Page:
The State of...
The State of… is a new podcast from the London Review of Books which aims to take the temperature of our contemporary culture, assessing the condition of the arts, politics and society. On each episode LRB editors Joanna Biggs and Tom Crewe will be joined by two guests trying to understand a little better the state of our times.
And while you’re here, why not take advantage of our special subscription offer for podcast listeners and get six months of the LRB for just £1 an issue?
Mary-Kay Wilmers and Rosemary Hill join Joanna Biggs and Tom Crewe to talk about the state of our clothes. Anne Hollander once wrote in the LRB that ‘clothes exist to remind the self of the body, and to create a worldly body for each person’, and our guests use this as a starting point to discuss how we try to use clothes to reveal and conceal things about ourselves.
Joanna Biggs and Tom Crewe are joined by William Davies and Lorna Finlayson to discuss the state of the nation - the UK - in the age of Brexit. Spoiler: there are no predictions here! Instead, they talk about the trouble they have identifying with their own side, how the issue of Europe came to represent the UK's growing internal divisions, and whether we should be excited or terrified by seeing our democratic system put through its paces.
On our first episode, Patricia Lockwood and John Lanchester join Joanna and Tom to assess the state of the internet, covering podcasts, porn, Twitter, Facebook and their first memories of being online.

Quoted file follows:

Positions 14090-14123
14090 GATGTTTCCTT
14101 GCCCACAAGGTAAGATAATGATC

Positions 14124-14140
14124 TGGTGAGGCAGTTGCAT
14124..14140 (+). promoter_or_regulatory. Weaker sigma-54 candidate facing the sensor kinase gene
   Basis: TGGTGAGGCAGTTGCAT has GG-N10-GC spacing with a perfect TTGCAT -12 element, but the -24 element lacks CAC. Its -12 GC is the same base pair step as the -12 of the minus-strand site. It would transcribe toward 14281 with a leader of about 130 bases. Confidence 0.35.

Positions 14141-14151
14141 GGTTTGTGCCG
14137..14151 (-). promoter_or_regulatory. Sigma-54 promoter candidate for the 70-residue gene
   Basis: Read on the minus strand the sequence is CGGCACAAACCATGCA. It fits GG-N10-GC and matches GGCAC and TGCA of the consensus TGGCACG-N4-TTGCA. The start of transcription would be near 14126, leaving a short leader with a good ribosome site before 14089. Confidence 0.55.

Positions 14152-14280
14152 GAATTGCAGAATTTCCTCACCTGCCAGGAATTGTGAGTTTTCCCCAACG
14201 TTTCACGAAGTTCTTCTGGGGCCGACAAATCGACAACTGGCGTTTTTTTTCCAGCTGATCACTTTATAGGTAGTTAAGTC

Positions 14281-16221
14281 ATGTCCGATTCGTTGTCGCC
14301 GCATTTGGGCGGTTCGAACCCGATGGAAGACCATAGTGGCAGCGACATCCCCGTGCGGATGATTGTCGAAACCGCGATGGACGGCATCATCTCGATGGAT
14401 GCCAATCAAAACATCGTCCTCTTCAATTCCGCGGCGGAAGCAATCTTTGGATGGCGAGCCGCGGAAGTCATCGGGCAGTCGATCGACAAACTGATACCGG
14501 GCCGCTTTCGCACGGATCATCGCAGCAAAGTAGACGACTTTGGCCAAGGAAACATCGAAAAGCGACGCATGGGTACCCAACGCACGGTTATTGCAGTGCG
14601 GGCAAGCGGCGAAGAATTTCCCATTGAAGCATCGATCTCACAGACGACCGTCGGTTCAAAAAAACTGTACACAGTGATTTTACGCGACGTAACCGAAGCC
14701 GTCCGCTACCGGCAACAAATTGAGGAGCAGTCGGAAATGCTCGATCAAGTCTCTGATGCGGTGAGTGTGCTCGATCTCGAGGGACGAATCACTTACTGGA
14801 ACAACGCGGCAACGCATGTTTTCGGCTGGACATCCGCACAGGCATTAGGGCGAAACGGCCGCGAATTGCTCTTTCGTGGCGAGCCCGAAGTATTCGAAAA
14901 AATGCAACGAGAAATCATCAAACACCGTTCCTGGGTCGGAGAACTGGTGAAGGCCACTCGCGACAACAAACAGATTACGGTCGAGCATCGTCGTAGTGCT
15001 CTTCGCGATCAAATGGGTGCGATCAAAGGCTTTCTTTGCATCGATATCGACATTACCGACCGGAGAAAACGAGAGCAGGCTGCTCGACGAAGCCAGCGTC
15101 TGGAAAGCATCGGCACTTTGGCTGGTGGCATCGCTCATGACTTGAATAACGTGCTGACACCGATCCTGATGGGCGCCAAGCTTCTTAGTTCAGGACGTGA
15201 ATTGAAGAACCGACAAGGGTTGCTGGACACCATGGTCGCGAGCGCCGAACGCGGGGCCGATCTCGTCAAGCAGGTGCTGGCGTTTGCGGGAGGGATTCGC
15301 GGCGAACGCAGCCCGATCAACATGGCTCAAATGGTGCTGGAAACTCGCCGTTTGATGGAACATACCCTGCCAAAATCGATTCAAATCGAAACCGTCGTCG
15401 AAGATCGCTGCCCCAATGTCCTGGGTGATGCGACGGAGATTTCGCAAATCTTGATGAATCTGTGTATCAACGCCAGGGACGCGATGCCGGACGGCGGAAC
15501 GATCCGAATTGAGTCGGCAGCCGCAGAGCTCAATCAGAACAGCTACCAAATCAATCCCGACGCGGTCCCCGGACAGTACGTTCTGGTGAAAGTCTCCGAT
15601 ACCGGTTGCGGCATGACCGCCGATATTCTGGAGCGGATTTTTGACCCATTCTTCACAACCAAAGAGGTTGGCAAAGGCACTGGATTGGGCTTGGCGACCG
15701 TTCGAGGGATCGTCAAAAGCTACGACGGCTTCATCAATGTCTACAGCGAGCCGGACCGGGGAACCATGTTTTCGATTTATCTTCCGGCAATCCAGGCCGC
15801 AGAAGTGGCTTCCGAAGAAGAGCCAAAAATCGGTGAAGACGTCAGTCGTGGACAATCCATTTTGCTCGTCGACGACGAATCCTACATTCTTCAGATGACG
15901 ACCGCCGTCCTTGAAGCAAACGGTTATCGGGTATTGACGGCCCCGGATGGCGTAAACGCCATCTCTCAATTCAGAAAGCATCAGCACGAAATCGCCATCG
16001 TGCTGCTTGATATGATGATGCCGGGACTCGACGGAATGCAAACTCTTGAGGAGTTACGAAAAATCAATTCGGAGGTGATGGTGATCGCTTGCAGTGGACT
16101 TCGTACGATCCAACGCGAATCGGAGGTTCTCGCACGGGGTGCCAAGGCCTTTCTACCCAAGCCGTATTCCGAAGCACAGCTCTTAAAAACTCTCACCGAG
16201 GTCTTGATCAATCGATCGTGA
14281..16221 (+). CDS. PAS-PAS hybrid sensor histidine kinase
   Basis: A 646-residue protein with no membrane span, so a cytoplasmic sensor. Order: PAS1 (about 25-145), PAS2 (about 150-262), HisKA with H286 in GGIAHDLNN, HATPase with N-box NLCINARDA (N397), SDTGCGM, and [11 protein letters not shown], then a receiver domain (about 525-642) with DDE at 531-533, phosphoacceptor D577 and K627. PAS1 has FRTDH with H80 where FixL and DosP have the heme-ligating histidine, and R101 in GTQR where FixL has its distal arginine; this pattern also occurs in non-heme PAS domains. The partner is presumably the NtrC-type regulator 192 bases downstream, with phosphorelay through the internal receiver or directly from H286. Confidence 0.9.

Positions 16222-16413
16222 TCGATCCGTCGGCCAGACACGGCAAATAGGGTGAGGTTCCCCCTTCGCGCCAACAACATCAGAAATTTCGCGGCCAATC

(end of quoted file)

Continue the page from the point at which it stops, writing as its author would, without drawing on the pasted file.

On the LRB Readings podcast, listen to a mixture of readings and discussions, including our Close Readings series in which Seamus Perry and Mark Ford examine the lives and works of 20th century poets through the lens of pieces in the LRB archive:
Corbyn! Trump! Brexit! Politics has never been more unpredictable, more alarming or more interesting. Brought to you in partnership with the London Review of Books, Talking Politics is the podcast that tries to make sense of it all. Every Thursday, David Runciman discusses pressing political questions – and their longer-term causes and effects – with his regular panel of colleagues from the Cambridge University politics department, as well as novelists, comedians, historians, philosophers, LRB contributors and even a few politicians. Subscribe to the podcast on iTunes, Acast or your preferred player.